Fossil fuels damage forest biodiversity in Europe

European countries need to cut down on excess nitrogen.

Related: Main story I Podcast I Short I Glossary
Bluebells, also known as wild Hyacinth, bloom in the Hallerbos forest in Halle, Belgium, on Wednesday April 29, 2015.Bluebells, also known as wild Hyacinth, bloom in the Hallerbos forest in Halle, Belgium, on Wednesday April 29, 2015. (Source: TASR)

A glossary of words is also published online.

An international team of scientists, of which Slovak František Máliš was a member, has found what causes the decline in the number of plants and animals, and how to reverse it.

SkryťRemove ad
Article continues after video advertisement
SkryťRemove ad
Article continues after video advertisement

“We learned that species with small geographic ranges, which have distinct demands on the environment, are replaced by more widely distributed species,” Máliš, who works at Technical University in Zvolen, told the TASR newswire.

Experts studied over 1,000 plants using the data on the species composition of forests in 68 European localities from the past 50 years. Máliš claimed that the exchange of species is chiefly associated with the increased amount of nitrogen in soil, derived from the combustion of fossil fuels.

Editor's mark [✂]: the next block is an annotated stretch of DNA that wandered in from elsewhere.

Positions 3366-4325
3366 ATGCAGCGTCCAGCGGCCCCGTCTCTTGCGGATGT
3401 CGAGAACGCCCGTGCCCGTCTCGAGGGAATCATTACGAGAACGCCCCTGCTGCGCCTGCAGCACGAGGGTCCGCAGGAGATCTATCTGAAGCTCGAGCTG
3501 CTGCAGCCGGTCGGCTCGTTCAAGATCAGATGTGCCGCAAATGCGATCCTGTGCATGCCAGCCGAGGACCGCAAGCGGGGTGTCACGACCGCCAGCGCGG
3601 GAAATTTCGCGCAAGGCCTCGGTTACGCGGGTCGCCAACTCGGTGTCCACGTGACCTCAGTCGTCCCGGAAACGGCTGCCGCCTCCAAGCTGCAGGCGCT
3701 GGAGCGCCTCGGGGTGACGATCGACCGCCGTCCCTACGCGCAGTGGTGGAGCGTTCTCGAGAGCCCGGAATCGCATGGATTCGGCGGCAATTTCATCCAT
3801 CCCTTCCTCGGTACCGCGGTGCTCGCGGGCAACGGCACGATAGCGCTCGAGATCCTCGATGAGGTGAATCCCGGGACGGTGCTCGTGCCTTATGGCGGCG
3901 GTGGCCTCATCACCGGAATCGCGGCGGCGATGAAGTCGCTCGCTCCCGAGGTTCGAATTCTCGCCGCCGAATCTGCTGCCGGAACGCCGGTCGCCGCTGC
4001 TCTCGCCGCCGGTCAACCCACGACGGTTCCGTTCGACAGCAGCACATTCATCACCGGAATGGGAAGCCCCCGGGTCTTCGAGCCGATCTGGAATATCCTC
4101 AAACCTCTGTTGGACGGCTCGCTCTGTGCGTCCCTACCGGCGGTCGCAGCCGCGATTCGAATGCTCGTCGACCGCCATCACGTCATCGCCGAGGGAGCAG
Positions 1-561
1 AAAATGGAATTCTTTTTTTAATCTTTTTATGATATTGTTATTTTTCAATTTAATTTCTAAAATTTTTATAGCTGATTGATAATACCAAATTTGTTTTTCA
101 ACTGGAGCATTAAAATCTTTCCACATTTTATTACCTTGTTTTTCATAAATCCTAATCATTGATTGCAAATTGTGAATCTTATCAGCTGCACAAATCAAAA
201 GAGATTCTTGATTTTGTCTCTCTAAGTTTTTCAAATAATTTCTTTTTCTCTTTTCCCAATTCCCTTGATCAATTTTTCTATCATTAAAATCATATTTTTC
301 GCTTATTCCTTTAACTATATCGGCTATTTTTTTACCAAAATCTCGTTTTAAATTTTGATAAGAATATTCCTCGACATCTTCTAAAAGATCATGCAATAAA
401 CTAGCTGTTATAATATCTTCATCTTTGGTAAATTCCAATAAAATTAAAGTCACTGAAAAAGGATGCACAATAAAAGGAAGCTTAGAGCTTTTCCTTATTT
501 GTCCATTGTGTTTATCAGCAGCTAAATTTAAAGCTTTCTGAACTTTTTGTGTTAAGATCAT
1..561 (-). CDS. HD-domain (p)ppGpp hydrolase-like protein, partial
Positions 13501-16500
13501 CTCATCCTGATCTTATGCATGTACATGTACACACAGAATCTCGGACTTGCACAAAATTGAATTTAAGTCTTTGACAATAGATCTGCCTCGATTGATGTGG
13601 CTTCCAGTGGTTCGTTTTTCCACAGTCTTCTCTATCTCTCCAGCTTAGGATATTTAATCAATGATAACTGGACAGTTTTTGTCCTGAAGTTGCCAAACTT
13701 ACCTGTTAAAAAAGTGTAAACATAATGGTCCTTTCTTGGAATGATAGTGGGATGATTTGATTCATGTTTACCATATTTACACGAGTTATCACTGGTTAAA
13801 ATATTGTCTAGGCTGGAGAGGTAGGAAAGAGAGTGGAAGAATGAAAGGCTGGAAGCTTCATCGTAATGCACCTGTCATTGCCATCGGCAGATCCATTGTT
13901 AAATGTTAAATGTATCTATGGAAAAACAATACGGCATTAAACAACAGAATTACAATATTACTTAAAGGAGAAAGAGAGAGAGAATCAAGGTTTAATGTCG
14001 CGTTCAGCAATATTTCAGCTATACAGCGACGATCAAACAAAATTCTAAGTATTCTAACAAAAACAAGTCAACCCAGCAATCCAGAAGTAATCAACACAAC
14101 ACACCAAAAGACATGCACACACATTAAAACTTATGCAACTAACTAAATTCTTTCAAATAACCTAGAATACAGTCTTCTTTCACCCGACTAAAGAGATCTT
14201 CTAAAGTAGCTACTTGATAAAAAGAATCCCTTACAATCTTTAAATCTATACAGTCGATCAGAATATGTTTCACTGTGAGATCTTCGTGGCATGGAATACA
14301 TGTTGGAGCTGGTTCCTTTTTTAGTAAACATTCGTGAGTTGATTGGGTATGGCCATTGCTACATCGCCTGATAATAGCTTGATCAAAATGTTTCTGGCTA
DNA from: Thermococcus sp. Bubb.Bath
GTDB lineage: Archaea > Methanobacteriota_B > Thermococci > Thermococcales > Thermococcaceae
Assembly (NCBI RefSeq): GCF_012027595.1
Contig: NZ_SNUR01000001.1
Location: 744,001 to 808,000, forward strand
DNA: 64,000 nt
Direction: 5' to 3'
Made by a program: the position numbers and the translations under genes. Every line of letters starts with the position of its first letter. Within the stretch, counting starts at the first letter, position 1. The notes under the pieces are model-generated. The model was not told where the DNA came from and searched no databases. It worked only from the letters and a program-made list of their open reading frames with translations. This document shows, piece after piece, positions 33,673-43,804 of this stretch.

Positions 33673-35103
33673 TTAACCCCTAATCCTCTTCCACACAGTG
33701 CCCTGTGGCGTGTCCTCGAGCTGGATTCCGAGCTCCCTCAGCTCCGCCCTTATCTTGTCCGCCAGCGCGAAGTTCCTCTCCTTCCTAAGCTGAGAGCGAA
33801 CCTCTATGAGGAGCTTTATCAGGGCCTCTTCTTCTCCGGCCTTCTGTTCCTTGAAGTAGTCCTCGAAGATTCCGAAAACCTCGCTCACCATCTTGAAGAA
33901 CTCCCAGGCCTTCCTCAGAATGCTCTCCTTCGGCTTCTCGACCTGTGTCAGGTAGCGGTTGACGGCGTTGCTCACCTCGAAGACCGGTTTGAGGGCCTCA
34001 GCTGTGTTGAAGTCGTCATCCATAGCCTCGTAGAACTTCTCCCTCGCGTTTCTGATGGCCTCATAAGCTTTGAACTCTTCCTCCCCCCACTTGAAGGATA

Nitrogen is an important nutrient for plants. Its overabundance, however, affects the biodiversity of the forest biome.

Thyme vs nettle

Plants able to use excess nitrogen to their benefit then colonise an area while pushing small-ranged plants, which do not have this ability, out of their environment.

“The specialist species are replaced by generalists,” Máliš told TASR.

For example, thyme grows on sites with certain characteristics only. Conversely, nettle can thrive anywhere, even more so with excess nitrogen. The latter could cause thyme to vanish if the two plants grow close to each other.

Endangered biodiversity

Changes to vegetation diversity, Máliš continued, also puts other organisms in danger - insects may depend on a specific plant.

Moreover, the loss of biodiversity results in the inability of an ecosystem to face environmental challenges. Scientists have thus concluded that the reduction of nitrogen is important to preserve the diversity of forest species.

SkryťRemove ad

The Spectator College is a programme designed to support the study and teaching of English in Slovakia, as well as to inspire interest in important public issues among young people.

Top stories

News digest: That's €1.2 billion, please

Boris Nemtsov street plate unveiled in Bratislava, Slovaks' petrol tourism in Poland, and PM Heger meets a Meta representative in Davos.


12 h
As more cases of monkeypox are detected in Europe and North America in 2022, some scientists who have monitored numerous outbreaks in Africa say they are baffled by the unusual disease's spread in developed countries.

Slovakia expects sporadic monkeypox outbreaks

No monkeypox case has been reported in Slovakia.


24. may

Petrol tourism: Slovaks filled thousand-litre water tanks

Rising prices have convinced people who didn't use to shop abroad to travel to save money.


24. may
Kováčik in court

Guilty: Supreme Court delivers final verdict on senior prosecutor

Dušan Kováčik's definitive conviction could clear the way for multiple further cases.


24. may
SkryťClose ad